"It's not too difficult to imagine that somewhere in some major pro-abortion organization, there's a bull's-eye with Charmaine's face in the middle," says Gary Bauer, Yoest's former boss at the Family Research Council.
A popular thinker
Yoest was first challenged to dig deep foundations for her antiabortion sensibility at Oxford University in England, where she went to study under conservative ethicist David Cook after serving under Mr. Bauer in the Reagan White House as an intern and staffer.
"I want to be a part of the intellectual discussion defending family issues and life," Yoest says she told Dr. Cook. "He was wholly unimpressed. He said, 'Go write me a paper on why abortion should be legal.' Apparently, I didn't do a great job at it. He really helped me focus on where I didn't understand my whole argument. It changed the whole way I think about the issue. He really challenged me – defend it, defend it, defend it."
Yoest says she learned that her adversaries' arguments shift ground and divert attention from what she believes is the essential fact: Abortion takes a human life.
If there was any sign of Yoest's future calling, it was that she was always "a little adult" – eager for dinner-table discussion of the topics she read about in Newsweek, recalls her mother, Janice Shaw Crouse.
Though Yoest was born in Lexington, Ky., the family, which included a younger brother, moved frequently for the Crouses' doctoral work and teaching assignments. They bounced from Indiana to upstate New York, and then overseas when Mr. Crouse won a Fulbright Fellowship to teach at National Taiwan University in Taipei.
The two years abroad were formative for Yoest and her brother, who were elementary-age students old enough to appreciate the journey, which included swim meets in Okinawa, Japan, and a summer traveling with their parents around Europe.
Yoest was both brainy and social: a National Merit Scholar finalist and a high school cheerleader.
"She was never one to follow the crowd, but she still was very popular," Ms. Crouse recalls. "She's a very genuine person. What you see is what you get."
The family went to church every Sunday and regularly read the Bible together. They never ate a meal without praying first and never made major life decisions without reflecting on them, says Ms. Crouse, whose parents were Methodist ministers.
"Charmaine comes from a family that is willing to work," Ms. Crouse says. "We understand the value of work. God expects everybody, including women, to live up to their potential."
A traditional working mom
It was through the Fourth Presbyterian Church in Bethesda, Md., that Ms. Yoest met and, following her time at Oxford, married fellow parishioner Jack Yoest, a dozen years her senior. For a time, the Yoests lived in Richmond, Va., where he served briefly as a senior assistant to the secretary of Health and Human Resources in the administration of Gov. Jim Gilmore, a Republican.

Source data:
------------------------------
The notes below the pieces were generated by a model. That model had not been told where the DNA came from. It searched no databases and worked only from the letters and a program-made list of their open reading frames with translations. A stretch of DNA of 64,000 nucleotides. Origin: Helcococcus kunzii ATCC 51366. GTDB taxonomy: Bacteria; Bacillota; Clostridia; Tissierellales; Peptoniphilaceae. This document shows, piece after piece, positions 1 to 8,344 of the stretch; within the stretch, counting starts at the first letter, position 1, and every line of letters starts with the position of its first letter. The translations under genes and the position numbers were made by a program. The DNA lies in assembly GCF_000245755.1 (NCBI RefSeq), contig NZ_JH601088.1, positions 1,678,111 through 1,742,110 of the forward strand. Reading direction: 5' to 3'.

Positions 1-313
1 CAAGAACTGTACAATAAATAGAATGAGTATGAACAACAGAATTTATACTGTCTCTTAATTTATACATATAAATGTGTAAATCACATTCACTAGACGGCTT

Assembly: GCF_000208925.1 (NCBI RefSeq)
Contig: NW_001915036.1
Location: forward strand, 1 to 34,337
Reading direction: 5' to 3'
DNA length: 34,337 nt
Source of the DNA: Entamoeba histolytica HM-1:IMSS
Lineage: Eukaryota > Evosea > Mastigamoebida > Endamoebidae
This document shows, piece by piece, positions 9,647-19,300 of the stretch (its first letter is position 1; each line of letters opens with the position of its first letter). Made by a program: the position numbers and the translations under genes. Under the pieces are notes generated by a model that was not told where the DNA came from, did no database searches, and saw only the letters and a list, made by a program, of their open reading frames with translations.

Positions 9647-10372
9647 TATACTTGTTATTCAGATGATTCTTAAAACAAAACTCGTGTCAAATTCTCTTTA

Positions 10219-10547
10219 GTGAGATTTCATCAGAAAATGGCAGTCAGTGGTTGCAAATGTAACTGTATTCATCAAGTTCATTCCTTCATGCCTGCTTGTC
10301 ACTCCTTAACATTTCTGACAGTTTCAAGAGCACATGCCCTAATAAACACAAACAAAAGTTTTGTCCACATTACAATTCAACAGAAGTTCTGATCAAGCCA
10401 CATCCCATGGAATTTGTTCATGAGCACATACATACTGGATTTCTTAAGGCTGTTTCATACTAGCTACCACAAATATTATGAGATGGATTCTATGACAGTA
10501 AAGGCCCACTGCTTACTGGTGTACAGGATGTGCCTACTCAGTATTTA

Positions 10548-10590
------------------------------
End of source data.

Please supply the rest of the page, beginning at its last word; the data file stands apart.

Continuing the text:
Ms. Yoest was raising her children and commuting to Charlottesville, Va. to work on her doctorate, which examined parental leave policies in academia. They later moved closer to campus so she could complete her degree.
"She was a very good student. She was an 'A' student," says Steven Rhoads, Yoest's dissertation adviser at the University of Virginia. "I'm not surprised she took a more activist route. I think that was important to her.... She is one of a number of women who are going to make a mark for themselves beyond the family, yet are not going to want to turn their kids over to day care."
The couple, married for more than two decades, now lives in a Virginia suburb of Washington with what Mr. Yoest, a management consultant, calls their "Penta posse": Hannah, 18; John, 16; Helena, 14; Sarah, 10; and James, 7.
The children are a close-knit pack of brunettes. With busy working parents, each helps to keep the family ship on course. Helena, an early riser, makes everyone's lunches – peanut butter-and-jelly or ham-and-cheese sandwiches – in the morning. Sarah unloads the dishwasher. John mows the lawn. And Hannah, who this fall starts at UVA on a rowing scholarship, drives her siblings to school. Many days, family members stay in touch via Facebook.
Routinely, Ms. Yoest admits with just mild hesitation, the family misses Sunday church services because one of the kids has a sporting event.
The Yoests bonded over politics during the 2008 campaign when Ms. Yoest worked for Mr. Huckabee. After painting the family Chevy Suburban and dubbing it the "Hucka truck," they spent six weeks on the road, traveling through New Hampshire, South Carolina, and Iowa, where the kids say they discovered phone banking – and that it's a rare voter who hangs up on a child calling for campaign support.
After Huckabee flamed out, Yoest negotiated a job with AUL allowing her to take one child with her on each business trip – an effort to expose them to different parts of the country and provide her with additional quality mom time.
When Yoest told her parents of the opportunity at AUL, they asked her to consider seriously if she wanted to be a one-issue advocate, to give up all the other matters of political and public interest to her.